What to do after a calf is born
- British Cattle Movement Service
- Part of:
- Guidance on keeping cattle, bison and buffalo in Great Britain and Cattle identification and registration
- 6 May 2014
Cattle keepers must tag newborn calves, apply for passports and enter the correct details in the holding register.
When a calf is born, the keeper must comply with the cattle identification regulations, which include:
- ensuring it is fitted with an approved ear tag in each ear by the legal deadlines below
- applying for a cattle passport within the legal deadlines below
- entering the animal’s details in the holding register
What tags to use
Each animal needs one primary and one secondary ear tag, both showing the same unique individual identification number.
The primary tag must be a yellow plastic distance-readable flag tag. It can go in either ear.
Each part of the primary tag shall only contain the information detailed below:
- the Crown logo
- the country code (‘UK’)
- the herd mark
- a six-digit individual animal number
The secondary tag must be in the other ear. It must have the same information as the primary tag, but may also contain management information. If you add extra management information, it should not affect or confuse the official identification information on the tag.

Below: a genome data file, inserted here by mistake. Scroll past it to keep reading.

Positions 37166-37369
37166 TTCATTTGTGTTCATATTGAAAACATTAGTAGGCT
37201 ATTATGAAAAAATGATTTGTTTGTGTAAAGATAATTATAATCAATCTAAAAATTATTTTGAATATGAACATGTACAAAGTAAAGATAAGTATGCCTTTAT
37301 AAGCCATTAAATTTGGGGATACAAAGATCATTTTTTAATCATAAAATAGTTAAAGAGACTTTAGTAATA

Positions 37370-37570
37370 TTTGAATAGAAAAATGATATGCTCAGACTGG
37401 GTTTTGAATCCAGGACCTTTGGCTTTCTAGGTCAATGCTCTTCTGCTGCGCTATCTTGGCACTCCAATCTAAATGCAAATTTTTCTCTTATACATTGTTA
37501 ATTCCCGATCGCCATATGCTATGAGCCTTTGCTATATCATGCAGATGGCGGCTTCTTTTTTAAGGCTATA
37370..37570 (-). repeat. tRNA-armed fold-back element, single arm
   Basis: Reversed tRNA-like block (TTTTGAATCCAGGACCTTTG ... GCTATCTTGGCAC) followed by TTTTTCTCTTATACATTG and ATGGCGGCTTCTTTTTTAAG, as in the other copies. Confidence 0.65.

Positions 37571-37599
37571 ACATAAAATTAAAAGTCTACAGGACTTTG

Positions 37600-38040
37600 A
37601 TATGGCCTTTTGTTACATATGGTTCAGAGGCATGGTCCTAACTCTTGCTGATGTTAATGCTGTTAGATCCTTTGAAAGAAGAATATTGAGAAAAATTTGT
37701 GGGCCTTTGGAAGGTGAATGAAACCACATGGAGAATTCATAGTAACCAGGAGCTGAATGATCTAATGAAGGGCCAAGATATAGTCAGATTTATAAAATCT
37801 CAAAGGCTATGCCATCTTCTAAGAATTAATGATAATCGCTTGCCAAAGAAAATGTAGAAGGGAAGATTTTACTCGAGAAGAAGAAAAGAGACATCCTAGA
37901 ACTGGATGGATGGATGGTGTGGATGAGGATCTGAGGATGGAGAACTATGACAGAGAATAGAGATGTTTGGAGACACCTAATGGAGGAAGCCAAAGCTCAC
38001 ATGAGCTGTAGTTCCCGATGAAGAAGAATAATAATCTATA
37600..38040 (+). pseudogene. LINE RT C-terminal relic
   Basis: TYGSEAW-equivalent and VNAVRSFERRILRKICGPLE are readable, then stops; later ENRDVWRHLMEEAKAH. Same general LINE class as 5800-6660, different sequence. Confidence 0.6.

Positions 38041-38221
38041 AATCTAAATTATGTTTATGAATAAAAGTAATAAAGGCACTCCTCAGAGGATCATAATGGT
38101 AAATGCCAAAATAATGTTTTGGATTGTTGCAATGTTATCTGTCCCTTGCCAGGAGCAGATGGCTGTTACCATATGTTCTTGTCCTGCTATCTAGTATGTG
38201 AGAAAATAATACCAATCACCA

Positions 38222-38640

Secondary tags do not have to be the same as primary tags: they can be made of metal or plastic, and of a different size or style.
When to tag newborn animals and apply for cattle passports
You cannot move a calf off a holding without the correct ear tags in place and without a passport (except in exceptional circumstances on welfare grounds, in which case you must apply for a movement licence by contacting BCMS).
Note that you do not have to apply both tags at the same time and you can choose whether to fit the primary or the secondary tag first.
|calf type||deadline for fitting first tag||deadline for fitting second tag||deadline for getting passport application to BCMS|
|dairy||within 36 hours of birth||up to 20 days from birth||within 27 days of birth|
|beef||up to 20 days from birth||up to 20 days from birth||within 27 days of birth|
|bison||within 9 months of birth, or before weaning, whichever is sooner||within 9 months of birth, or before weaning, whichever is sooner||within 7 days of birth|
If an untagged animal dies before these deadlines you do not need to tag it, but you must record its date of birth and date of death against the dam number in your holding register.
Cattle for cultural and historical use
If you keep cattle on a holding that is registered for cultural and historical use (except for fairs and exhibitions), you may be permitted to use an electronic identifier in the form of a bolus instead of ear tags. Contact BCMS for advice.
You should take care when handling cattle at all times, including when applying ear tags. You should ensure you have sufficiently safe handling facilities to undertake tagging within the statutory requirements.
Contact BCMS (details below) immediately if you have problems with tagging your cattle.
What to enter in your holding register
You should record the newborn calf’s:
- ear tag number
- date of birth
- birth dam’s ear tag number
- sire’s ear tag number (if known)
British Cattle Movement Service
BCMS helpline 0345 050 1234
Helpline for cattle keepers in Wales 0345 050 3456
Normal BCMS helpline opening hours: Monday to Friday 8:30am to 5pm, closed weekends and bank holidays. All calls charged at local rate.
Published: 6 May 2014